While the global market for carbon credits is experiencing significant growth, the momentum in Africa is comparatively slower. In 2021, only 22 tonnes of carbon were retired by projects in Africa, a small figure compared to the 1.5 to 2 gigatons we need to retire by 2030. Nevertheless, the Africa Carbon Markets Initiative anticipates a substantial shift, projecting that Africa will generate 300 million carbon credits annually by 2030, unlocking $6 billion in revenue and generating 30 million jobs.
African tech startups and investors are recognizing the carbon credit market's potential and taking action. Startups are creating projects, developing technical capacities, and establishing the necessary technological infrastructure to facilitate broader market participation. Investors are anticipating great returns in this nascent market in Africa.
Against this backdrop, CIFAR Alliance's Climate Tech Venture Investing CoLab, chaired by the Catalyst Fund, recently held its first in a series of investor deep-dive webinars. These sessions facilitate discussion on impactful, scalable, and commercially viable climate investment opportunities. The primary goal is to foster connections between startups and investors in the climate resilience tech space. Each webinar within this series features an investor, and a leading tech startup focused on building climate resilience.
This first webinar, 'How can Africa lead on Carbon Removal and Why are investors betting on it,' was hosted by Maelis Carraro, the Managing Partner at the Catalyst Fund and CoLab chair, and featured Fiona Mugambi, Chief of Staff at Octavia Carbon, and Alex Blumberg, an angel climate investor.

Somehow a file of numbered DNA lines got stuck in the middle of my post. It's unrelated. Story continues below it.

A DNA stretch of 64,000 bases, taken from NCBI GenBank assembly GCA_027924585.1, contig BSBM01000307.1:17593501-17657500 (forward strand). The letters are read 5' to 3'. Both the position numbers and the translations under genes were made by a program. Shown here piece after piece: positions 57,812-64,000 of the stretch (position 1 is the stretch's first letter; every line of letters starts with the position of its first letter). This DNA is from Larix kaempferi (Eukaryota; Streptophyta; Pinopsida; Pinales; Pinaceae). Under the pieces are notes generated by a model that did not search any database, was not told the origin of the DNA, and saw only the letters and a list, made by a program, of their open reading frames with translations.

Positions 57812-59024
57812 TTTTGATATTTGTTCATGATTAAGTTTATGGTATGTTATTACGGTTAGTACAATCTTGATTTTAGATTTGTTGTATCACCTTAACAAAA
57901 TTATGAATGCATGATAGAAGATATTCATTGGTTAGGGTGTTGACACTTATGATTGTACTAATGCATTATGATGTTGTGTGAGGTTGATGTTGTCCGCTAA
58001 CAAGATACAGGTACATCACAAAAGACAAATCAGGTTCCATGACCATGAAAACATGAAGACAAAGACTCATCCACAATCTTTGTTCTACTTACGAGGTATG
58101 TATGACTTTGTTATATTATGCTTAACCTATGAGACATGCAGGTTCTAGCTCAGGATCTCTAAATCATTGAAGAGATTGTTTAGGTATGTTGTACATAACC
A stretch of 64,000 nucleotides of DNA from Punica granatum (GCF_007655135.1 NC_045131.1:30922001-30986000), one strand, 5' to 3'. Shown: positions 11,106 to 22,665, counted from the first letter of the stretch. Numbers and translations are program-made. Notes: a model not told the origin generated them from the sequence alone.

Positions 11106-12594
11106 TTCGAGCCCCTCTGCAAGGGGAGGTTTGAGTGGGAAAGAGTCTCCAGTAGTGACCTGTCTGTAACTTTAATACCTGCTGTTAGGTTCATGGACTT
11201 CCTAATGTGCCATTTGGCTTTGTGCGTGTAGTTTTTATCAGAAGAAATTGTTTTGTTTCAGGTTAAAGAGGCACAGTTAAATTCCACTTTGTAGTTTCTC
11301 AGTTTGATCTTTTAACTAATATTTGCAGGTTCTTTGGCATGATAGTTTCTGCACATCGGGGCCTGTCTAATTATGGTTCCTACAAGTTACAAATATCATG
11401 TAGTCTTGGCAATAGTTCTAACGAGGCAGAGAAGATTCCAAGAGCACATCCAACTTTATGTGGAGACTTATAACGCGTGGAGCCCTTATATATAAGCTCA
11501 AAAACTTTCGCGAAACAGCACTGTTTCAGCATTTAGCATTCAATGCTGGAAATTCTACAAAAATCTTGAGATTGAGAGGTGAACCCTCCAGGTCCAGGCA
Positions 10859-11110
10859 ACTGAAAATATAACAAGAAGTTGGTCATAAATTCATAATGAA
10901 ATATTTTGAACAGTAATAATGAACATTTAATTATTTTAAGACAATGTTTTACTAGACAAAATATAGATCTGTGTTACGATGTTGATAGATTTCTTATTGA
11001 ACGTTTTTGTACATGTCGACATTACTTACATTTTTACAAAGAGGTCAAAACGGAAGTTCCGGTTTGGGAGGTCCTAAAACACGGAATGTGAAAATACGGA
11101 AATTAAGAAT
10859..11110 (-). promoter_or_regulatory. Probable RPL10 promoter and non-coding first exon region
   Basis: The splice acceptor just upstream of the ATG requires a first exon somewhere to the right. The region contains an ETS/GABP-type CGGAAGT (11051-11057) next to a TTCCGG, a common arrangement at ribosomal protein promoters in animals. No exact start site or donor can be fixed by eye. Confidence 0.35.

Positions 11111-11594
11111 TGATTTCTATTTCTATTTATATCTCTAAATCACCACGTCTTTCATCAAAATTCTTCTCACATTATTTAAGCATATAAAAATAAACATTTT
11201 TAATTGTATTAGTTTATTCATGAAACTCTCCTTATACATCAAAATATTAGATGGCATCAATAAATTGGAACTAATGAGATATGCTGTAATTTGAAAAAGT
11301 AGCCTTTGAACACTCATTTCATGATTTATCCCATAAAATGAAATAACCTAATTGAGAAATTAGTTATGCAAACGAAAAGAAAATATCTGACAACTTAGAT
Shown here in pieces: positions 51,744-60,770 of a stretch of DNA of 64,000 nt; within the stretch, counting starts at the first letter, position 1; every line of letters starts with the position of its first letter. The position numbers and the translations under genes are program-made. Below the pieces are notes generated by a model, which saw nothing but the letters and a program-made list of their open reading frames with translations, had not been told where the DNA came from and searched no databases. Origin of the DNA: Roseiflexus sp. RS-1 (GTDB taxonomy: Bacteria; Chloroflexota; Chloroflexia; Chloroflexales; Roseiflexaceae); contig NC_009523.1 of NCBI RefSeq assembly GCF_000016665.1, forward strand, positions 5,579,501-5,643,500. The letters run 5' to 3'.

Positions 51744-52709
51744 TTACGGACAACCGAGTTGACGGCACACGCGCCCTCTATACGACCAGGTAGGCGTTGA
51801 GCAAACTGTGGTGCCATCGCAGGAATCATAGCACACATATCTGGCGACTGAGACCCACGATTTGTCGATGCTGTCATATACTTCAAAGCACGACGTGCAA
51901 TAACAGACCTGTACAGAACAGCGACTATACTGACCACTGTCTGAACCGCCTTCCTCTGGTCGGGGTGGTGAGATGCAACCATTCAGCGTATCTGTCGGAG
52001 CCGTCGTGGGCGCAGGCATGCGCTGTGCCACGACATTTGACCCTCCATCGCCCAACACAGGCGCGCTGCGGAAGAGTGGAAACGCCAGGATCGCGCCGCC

Octavia Carbon, a Catalyst Fund portfolio company, is constructing the first commercial Direct Air Capture (DAC) machine in the Southern Hemisphere. Fiona emphasized that Octavia is able to take advantage of Kenya's ideal conditions for DAC: "Kenya has abundant renewable energy, especially geothermal, needed to power the machines. We also have suitable geology, favorable for permanent CO2 storage." Acknowledging that these advantages would not be fully realized without a skilled workforce to leverage these natural resources, Maelis added that Octavia Carbon boasts an exceptional team of engineers capable of achieving the organization's mission while driving down the cost of DACC. Cost is a particularly important barrier since DAC credits currently cost between $600-1000.
"Here at home in Kenya, we have experienced the firsthand effects of climate change, and because of this, we understand the unwavering urgency to really fight climate change. We also build our technology to leverage the geothermal resources we have in the country, and we can drive down the cost curve tremendously," elaborated Fiona.
One of the qualities investors look for in a team is their belief in their product. Alex, an angel investor in Octavia Carbon, noted that the team exhibited distinctive energy, unwavering belief, and a focused approach that he considers the "secret sauce" that differentiates successful teams from others.